This is the final of seven installments covering all the facets of flat wafer processing, which continues discussing details regarding post-baking procedures, specifically cooling, cutting and conditioning.
The blocks of creamed wafer books are cooled in line. Cooling temperature curve or profile should be sufficient to gradually set the filling. Care should be taken to ensure that the temperature drop is not too sudden or too low as this may cause premature contraction of the filling and separation from the wafer.
This is often exaggerated if the cream is “dry” on depositing. A cooling temperature of 5-10°C (41-50°F) would be considered adequate over a period of about 10-12 minutes, with due attention being paid to the dew point in the cutting area to avoid moisture pick up once the blocks come from the tunnel.
Frequently one sees separation of the wafer sheets from the cream filling on transfer from the cooling tunnel to the cutting unit. It is usually the top sheet that bows and the tendency is to lower the tunnel temperature in the mistaken belief that the cream or filling hasn’t set. In reality often it is the reverse, the filling has set too quickly before adhesion as taken place, this is because the temperature is too low, the solution is to raise the temperature a little.
The cutting device is a simple lightweight unit that can handle several creamed books at a time, or individual books in line. The books are fed through a device which cuts them in one direction; they are then pushed at right angles through the second part of the device which cuts the sub blocks into fingers, squares, etc. as required.
Wires, blades or saws perform the cutting. Wires or blades are preferred for light colored creams as they create less cutting dust waste. Saws tend to smear the wafer edges and are not so often used these days although one may find them in some older installations or for products with caramel type fillings etc.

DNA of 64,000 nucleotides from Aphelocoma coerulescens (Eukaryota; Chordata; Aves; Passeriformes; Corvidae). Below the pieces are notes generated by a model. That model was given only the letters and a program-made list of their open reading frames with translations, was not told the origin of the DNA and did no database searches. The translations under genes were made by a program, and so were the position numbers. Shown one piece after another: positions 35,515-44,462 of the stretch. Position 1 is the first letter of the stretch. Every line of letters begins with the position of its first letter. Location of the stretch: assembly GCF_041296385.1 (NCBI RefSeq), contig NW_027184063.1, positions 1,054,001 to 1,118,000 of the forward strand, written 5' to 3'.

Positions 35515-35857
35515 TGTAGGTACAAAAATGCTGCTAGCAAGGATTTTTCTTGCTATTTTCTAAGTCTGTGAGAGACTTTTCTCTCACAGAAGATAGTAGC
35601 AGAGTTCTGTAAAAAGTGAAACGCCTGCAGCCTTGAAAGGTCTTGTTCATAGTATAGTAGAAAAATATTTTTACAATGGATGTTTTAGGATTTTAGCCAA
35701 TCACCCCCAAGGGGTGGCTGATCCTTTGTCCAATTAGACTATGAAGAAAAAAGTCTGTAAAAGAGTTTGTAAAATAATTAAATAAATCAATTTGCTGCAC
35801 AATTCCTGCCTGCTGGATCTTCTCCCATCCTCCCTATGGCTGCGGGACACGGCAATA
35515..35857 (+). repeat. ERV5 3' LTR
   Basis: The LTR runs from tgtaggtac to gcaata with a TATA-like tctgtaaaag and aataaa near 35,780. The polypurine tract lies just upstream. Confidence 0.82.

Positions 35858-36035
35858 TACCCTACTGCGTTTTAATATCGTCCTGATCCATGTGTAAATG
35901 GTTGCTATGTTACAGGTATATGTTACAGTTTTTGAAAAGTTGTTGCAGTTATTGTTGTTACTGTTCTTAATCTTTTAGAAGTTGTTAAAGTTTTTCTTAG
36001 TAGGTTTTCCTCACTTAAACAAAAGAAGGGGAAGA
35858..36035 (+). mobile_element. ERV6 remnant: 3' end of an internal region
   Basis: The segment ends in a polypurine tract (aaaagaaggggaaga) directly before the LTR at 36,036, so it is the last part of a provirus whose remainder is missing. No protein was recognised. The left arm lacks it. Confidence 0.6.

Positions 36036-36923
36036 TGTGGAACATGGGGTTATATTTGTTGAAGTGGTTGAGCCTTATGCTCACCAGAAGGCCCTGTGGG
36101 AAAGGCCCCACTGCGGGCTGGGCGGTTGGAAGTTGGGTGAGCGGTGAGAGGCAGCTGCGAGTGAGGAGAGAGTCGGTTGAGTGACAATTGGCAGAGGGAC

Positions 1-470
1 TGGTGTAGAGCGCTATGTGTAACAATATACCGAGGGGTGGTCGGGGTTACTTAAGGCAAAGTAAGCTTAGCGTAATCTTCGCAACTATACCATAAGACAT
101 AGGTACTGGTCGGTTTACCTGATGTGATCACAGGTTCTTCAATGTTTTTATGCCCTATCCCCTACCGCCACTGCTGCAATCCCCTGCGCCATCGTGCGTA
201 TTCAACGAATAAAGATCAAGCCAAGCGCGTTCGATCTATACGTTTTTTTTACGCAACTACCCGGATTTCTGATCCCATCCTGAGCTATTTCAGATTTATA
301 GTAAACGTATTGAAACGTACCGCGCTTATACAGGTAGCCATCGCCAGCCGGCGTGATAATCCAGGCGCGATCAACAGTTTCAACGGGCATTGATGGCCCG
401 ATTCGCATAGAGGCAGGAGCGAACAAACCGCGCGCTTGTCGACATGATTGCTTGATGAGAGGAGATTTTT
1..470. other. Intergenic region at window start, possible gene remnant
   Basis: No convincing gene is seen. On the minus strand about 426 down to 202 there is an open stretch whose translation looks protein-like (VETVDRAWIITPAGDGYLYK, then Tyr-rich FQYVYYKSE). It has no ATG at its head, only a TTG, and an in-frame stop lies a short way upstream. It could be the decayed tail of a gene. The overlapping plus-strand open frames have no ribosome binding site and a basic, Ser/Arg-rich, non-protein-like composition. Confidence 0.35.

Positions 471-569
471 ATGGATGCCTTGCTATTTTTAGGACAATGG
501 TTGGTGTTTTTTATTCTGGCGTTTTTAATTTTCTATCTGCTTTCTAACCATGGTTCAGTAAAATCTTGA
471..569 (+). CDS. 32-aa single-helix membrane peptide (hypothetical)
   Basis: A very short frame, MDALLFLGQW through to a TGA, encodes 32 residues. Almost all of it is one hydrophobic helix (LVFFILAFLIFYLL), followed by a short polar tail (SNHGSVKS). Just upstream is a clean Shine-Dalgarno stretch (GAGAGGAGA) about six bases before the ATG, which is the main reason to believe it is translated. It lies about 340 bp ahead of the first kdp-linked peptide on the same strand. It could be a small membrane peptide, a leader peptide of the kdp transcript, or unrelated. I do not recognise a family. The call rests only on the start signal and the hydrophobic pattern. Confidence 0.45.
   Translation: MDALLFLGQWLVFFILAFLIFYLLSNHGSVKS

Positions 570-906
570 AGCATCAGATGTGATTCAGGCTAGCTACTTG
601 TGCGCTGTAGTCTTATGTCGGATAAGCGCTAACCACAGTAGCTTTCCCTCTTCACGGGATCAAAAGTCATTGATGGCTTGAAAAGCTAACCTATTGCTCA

Where saws may still be used it would be quite common to run them counter clockwise or in reverse against the wafer for a cleaner cut with less chipping of the top sheet. The gauge or thickness of wire used can vary, but in calculating losses for piece dimensions wires are usually taken as 0.5-0.6 mm (and saws as 0.9-1.25 mm). Modern cutting units with static steel blade harps have a cutting thickness of only 0.3 mm.
The choice of whether to use wires or blades apart from the calculation of waste (as cutting dust) depends on the height or number of cream filled books being fed at any one time. Up to a height of about 40mm either can be used, above this height wires are to be preferred, as blades tend to bow resulting in curved irregular edges to wafer pieces or fingers, etc. Care should also be taken in feeding the cutting units. Over feeding results in bridging, this can cause “shock” and separation of wafer/cream layers.
Following cutting, the wafers are fanned out to packaging machine or second process. Modern installations almost always have straight through continuous production, avoiding the use of lay aside trays and double handling. If for whatever reason naked wafers to be wrapped have to be put into lay aside trays, consideration has to be given to the ambient conditions in which they are held.
It goes without saying that production areas of high temperatures and humidity can cause the wafer and cream to separate resulting in delaminating and waste.